Scott spent much of his first term dismantling the climate-change initiatives of his predecessor, Charlie Crist, who's now his Democratic opponent in the November election. Both men won nomination in Tuesday's primary. Voters, environmentalists, scientists and the media are joining Crist in pressing Scott to acknowledge the threat that climate change poses to the state. But if he does, he risks alienating the far right wing of the Republican Party, which helped elect him in 2010.
"He's caught in the crosshairs," said Frank Jackalone, the senior organizing manager for the Florida chapter of the Sierra Club.
Hunters in the Alaskan village of Wainwright, a community of about 550 Inupiat Eskimos at the lip of the Chukchi Sea, have long harvested bowhead whales from the ocean. Each spring, crews of 15-25 hunters set out in umiaqs—boats made from seal skins and caribou sinew. The hunters usually launch from Point Belcher, where the ice cracks open to expose the water in slivers called "leads." Then the whalers follow these narrow channels to the sea.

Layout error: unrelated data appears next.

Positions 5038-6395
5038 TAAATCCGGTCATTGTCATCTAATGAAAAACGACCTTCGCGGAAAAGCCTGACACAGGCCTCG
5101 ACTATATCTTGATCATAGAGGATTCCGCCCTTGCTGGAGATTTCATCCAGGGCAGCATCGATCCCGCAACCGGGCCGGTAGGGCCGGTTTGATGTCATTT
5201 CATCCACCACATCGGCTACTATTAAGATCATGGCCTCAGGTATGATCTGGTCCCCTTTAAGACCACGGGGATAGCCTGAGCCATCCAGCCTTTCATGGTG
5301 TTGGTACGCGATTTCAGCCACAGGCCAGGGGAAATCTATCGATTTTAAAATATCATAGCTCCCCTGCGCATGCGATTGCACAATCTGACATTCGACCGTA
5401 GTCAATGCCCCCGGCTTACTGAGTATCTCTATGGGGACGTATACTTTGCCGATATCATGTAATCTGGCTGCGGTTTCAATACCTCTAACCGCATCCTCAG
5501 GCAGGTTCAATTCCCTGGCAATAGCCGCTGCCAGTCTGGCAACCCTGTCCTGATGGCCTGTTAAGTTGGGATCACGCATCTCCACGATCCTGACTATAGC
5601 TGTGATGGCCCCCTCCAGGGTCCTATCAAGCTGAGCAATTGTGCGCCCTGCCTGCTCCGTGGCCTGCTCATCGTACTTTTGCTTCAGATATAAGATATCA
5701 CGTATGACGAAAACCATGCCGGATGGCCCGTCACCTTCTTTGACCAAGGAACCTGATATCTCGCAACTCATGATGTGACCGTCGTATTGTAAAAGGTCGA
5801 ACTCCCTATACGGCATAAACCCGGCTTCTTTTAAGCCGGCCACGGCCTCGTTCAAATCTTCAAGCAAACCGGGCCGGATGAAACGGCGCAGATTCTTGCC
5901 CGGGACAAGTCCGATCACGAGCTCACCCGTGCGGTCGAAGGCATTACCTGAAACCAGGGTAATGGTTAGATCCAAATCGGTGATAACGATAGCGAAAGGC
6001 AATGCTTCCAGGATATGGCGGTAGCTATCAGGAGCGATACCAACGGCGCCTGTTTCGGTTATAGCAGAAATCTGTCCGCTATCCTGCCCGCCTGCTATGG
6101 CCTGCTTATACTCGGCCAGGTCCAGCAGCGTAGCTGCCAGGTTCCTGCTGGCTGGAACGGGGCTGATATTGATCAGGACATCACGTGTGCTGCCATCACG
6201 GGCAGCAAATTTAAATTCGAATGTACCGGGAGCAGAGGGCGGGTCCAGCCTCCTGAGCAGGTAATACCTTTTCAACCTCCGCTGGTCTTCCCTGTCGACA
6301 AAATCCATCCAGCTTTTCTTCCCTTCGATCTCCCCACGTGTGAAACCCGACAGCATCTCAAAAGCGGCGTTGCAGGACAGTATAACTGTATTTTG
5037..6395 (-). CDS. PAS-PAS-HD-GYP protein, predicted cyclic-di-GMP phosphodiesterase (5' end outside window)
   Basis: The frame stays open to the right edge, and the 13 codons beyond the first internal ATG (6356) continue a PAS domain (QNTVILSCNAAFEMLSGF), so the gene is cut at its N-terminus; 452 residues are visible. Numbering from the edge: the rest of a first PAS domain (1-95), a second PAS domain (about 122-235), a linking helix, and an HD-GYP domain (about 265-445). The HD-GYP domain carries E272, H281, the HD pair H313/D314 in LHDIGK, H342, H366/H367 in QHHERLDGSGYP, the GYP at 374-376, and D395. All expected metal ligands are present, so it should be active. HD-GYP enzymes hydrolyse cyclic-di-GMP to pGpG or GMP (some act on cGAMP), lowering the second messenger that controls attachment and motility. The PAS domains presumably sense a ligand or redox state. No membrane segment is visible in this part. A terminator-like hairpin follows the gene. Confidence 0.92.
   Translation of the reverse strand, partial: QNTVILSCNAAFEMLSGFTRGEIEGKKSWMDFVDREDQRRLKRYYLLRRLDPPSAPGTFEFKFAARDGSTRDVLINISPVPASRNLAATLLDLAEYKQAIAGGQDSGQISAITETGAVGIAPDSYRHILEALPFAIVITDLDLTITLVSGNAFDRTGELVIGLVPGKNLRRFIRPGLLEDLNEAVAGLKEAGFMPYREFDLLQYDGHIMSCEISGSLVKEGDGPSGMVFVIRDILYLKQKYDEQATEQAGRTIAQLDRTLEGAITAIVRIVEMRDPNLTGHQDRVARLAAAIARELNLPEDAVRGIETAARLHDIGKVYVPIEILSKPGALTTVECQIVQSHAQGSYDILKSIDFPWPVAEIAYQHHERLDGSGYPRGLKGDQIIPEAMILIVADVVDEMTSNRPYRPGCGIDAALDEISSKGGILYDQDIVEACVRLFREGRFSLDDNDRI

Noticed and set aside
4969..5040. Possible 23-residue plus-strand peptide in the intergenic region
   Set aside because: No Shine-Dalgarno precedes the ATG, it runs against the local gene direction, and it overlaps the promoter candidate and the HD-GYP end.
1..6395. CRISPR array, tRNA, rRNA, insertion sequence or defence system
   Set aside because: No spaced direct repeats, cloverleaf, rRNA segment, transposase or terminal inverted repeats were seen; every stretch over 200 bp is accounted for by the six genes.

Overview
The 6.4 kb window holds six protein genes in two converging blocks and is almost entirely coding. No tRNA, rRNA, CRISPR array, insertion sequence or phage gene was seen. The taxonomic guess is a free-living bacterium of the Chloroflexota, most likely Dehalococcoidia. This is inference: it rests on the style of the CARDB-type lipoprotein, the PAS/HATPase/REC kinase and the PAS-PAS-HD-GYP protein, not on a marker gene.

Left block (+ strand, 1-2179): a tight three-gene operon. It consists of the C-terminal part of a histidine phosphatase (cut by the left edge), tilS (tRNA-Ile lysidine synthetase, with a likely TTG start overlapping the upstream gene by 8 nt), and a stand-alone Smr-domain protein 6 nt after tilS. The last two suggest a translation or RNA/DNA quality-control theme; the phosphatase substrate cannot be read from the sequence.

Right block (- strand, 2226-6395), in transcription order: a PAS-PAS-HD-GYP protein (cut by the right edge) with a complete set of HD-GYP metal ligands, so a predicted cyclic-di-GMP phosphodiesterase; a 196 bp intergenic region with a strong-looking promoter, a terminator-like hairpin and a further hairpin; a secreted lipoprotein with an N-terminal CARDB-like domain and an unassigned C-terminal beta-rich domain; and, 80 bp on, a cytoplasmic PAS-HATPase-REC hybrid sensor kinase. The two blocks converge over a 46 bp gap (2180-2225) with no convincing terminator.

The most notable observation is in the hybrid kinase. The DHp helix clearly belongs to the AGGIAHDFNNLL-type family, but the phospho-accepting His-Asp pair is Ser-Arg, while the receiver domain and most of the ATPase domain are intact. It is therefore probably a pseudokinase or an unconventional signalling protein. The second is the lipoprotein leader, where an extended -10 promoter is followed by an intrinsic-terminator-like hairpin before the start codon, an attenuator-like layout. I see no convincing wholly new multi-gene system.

Government auditors have taken a close look at a disputed calculation used by federal regulators to assess the long-term costs of carbon pollution. Their verdict: It was all done by the book.
The hotly contested economic calculation, known as the "social cost of carbon," or SCC, sailed through a review by the Governmental Accountability Office, whose audits often feature scathing criticisms of the bureaucracy.
The GAO's report was purely descriptive—dissecting, step by step, the process that bureaucrats used to develop and update the SCC over the years. "Evaluating the quality of the approach is outside the scope of this review," the GAO demurred.
The review was requested by several of Congress' most outspoken critics of the administration's methods, who have called the SCC's development "a black box."
The first comprehensive study ever issued on the economic costs that uncontrolled climate change would inflict on South Asia predicts a staggering burden that would hit the region's poorest the hardest.
"The impacts of climate change are likely to result in huge economic, social and environmental damage to South Asian countries, compromising their growth potential and poverty reduction efforts," said the study, published by the Asian Development Bank.